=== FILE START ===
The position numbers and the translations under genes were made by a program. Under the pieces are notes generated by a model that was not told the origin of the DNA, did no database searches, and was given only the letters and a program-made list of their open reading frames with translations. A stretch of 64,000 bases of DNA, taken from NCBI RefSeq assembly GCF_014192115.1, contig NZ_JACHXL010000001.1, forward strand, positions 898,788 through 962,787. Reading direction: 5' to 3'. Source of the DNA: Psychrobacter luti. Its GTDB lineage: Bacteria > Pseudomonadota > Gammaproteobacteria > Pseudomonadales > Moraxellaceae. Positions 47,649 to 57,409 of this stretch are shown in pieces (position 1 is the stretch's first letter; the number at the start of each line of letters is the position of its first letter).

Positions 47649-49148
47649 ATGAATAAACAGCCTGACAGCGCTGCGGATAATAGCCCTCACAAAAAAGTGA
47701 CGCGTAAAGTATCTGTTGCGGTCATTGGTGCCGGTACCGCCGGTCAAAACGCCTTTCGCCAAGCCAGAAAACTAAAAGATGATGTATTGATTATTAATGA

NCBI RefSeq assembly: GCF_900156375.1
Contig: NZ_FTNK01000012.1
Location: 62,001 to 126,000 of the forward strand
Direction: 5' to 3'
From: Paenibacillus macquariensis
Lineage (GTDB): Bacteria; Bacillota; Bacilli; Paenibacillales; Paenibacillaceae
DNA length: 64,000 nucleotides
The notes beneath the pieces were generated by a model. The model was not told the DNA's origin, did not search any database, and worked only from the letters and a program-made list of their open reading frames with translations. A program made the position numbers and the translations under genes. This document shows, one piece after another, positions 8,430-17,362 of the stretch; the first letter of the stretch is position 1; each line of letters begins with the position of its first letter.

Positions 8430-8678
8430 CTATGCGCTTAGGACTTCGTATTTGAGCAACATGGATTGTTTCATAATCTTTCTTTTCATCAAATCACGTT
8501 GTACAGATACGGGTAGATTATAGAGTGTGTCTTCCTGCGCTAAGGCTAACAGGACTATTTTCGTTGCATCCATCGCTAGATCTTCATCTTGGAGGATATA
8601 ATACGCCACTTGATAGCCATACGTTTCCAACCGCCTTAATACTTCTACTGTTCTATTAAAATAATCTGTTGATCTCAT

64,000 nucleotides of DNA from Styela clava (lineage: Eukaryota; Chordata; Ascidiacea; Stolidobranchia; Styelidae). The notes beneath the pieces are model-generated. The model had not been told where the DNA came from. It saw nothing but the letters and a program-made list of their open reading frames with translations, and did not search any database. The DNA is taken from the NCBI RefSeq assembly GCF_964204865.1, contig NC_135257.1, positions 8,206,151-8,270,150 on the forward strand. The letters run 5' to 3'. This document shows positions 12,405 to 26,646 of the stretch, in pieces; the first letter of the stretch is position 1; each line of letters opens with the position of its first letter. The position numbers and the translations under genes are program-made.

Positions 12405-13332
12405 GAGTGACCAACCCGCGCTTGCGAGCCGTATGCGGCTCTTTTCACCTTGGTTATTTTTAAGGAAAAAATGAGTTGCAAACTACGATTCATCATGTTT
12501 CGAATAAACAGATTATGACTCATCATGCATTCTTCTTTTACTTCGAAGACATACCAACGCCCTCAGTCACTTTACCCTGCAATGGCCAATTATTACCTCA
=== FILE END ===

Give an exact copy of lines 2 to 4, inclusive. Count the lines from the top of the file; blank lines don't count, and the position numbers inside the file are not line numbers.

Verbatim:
Positions 47649-49148
47649 ATGAATAAACAGCCTGACAGCGCTGCGGATAATAGCCCTCACAAAAAAGTGA
47701 CGCGTAAAGTATCTGTTGCGGTCATTGGTGCCGGTACCGCCGGTCAAAACGCCTTTCGCCAAGCCAGAAAACTAAAAGATGATGTATTGATTATTAATGA